Cracks in foundation don’t cause ‘Fracture’ to fall

Carly at the Movies column by Carl Larsen

Although there are a few minor cracks in the foundation, “Fracture,” currently playing E.B.S. (everywhere but Staunton), is too good a movie to miss.

Seventy-year-old Sir Anthony Hopkins and 27-year-old Ryan Gosling play, respectively, a clever cuckold who murders his wife and an arrogant young lawyer who prosecutes what looks like an open-and-shut case.

“Fracture” is reminiscent of those taut old film noir babies like “The Postman Always Rings Twice,” as full of twists and turns as a Rube Goldberg contraption and directed smooth as silk by Gregory Hoblit. No wonder – Hoblit is a veteran and has won nine Emmy awards directing projects for Steven Bochco in “L.A. Law,” “NYPD Blue,” and “Hill Street Blues.” He’s a pro, and it shows.

The very beginning sets up the intrigue and captures you immediately. Sir Anthony blows the brains out of his cheatin’ wife, and when the cops arrive, admits it. Switch to the D.A.’s office, where a self-satisfied young lawyer is about to quit and join a big-shot private law firm and make a zillion bucks. He takes the open-and-shut case almost as an afterthought to decorating his new office, and finds out the murderer, who has decided to defend himself, is one smart cookie.

It’s hard to believe that Hopkins has made 16 movies since he was in Staunton making “Hearts in Atlantis” in 2001, but the old Oscar-winner shows his mettle and had me cheering for him to get away with it from the get-go.

What does this fine film lack? Well, as we said at the top, there are a couple of plot slip-ups. And we were expecting a grandiose courtroom speech by Gosling at the end, but it wasn’t necessary.

Every time I see this actor I become more and more impressed. He was great in “The Notebook” in 2004 and copped an Oscar nom last year for his portrayal of a druggie teacher in “Half Nelson.” He’s growing rapidly into a major star.

David Strathairn is his usual competent self as the District Attorney, and sturdy Bob Gunton shows up to deliver The Message.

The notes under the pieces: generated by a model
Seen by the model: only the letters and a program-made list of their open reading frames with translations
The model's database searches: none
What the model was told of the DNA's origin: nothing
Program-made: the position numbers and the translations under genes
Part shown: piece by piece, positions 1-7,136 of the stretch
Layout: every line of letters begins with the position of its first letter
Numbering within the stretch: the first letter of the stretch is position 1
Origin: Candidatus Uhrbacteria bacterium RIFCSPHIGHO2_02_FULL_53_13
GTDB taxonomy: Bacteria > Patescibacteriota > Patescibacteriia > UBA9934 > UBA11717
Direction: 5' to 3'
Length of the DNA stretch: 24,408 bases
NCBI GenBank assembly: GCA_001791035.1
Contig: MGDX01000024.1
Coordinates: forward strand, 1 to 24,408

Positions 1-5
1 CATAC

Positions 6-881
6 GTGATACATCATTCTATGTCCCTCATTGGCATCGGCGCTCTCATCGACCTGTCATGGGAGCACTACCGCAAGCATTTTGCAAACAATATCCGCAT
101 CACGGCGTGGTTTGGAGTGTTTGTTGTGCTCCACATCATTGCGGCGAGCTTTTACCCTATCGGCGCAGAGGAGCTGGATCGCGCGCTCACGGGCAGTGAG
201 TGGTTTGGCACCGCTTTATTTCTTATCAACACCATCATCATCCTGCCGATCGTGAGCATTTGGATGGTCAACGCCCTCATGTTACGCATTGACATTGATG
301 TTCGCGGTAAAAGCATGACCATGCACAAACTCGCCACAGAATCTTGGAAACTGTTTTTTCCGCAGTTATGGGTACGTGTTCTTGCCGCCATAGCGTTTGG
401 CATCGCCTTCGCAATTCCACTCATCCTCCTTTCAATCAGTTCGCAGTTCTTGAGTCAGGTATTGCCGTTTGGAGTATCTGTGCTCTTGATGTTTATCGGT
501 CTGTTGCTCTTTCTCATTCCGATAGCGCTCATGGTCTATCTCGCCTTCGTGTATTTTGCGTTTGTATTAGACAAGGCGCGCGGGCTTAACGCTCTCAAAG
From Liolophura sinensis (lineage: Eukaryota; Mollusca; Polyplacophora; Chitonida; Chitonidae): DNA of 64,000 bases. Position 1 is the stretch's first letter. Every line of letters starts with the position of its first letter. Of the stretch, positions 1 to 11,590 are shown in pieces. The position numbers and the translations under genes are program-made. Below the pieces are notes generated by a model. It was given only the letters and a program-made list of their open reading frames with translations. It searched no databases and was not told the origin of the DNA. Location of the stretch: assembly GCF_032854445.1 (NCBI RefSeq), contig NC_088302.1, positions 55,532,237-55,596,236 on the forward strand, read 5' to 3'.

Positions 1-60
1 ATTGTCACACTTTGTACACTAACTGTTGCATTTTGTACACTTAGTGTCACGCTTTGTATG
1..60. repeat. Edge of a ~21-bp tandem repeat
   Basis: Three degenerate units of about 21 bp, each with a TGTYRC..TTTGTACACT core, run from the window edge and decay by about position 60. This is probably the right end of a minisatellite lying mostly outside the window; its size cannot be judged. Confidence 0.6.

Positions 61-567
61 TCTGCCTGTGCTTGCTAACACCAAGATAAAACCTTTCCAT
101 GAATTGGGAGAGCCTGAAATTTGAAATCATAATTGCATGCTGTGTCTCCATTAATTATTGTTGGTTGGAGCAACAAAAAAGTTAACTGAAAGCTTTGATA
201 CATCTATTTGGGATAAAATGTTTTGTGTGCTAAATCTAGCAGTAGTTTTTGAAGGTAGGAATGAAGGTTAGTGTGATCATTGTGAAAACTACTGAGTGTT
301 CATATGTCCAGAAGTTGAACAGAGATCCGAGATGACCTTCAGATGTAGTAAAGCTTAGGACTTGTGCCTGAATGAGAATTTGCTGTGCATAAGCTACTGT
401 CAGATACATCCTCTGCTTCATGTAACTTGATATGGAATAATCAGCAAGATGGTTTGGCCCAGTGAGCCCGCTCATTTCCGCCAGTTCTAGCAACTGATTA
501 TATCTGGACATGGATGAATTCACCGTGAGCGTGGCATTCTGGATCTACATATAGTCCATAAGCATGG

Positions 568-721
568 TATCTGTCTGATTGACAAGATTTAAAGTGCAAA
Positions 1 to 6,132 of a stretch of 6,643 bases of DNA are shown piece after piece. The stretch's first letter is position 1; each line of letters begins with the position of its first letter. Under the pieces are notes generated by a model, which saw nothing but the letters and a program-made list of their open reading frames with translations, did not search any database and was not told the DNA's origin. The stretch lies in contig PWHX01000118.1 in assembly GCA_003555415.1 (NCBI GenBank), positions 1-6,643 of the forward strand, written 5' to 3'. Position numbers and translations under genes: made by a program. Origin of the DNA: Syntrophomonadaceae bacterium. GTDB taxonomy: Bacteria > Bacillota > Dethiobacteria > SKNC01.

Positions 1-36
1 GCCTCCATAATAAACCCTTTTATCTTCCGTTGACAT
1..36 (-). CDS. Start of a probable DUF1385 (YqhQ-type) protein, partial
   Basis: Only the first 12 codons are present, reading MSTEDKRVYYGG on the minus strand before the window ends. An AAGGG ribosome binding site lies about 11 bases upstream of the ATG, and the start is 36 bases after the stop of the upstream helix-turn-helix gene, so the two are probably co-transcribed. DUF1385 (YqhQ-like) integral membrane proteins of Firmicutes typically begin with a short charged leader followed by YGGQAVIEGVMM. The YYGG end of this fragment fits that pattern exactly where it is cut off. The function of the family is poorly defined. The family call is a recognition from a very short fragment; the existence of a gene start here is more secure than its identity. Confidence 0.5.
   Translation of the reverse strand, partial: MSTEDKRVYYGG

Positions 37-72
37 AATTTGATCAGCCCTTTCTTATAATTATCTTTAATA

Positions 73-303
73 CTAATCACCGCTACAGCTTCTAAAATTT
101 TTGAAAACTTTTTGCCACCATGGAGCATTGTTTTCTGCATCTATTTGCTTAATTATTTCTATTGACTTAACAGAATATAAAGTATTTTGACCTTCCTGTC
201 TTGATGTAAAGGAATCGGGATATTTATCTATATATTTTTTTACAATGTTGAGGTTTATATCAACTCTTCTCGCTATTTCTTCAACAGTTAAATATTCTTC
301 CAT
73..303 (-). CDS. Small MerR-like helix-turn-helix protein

All in all, it’s a fine little beginning-of-summer flick – one to practice on while getting in the mood for shifting your brains into neutral during all those dumb hot weather blockbusters we’ll have to endure from now until September.

Meanwhile, Back at the Dixie:

“Hot Fuzz” is in town as a first-run film, and should be just as much fun as the rollicking “Shaun of the Dead” British satire back in 2004. Same crew, same cast.

“Shaun” was absolutely the funniest zombie movie ever made, and this new one takes on Tough Cops. It hasn’t played in my town yet. I’m gonna have to desert the big city and move back to Augusta County so’s I can see some good movies!

 

Carl Larsen is a regular contributor to The New Dominion. Look for his At the Movies column on Mondays.

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Team of Destiny: Inside Virginia Basketball’s Run to the 2019 National Championship, by Jerry Ratcliffe and Chris Graham, is available for $25.


The book, with additional reporting by Zach Pereles, Scott Ratcliffe and Scott German, will take you from the aftermath of the stunning first-round loss to UMBC in 2018, and how coach Tony Bennett and his team used that loss as the source of strength, through to the ACC regular-season championship, the run to the Final Four, and the thrilling overtime win over Texas Tech to win the 2019 national title, the first in school history.
 
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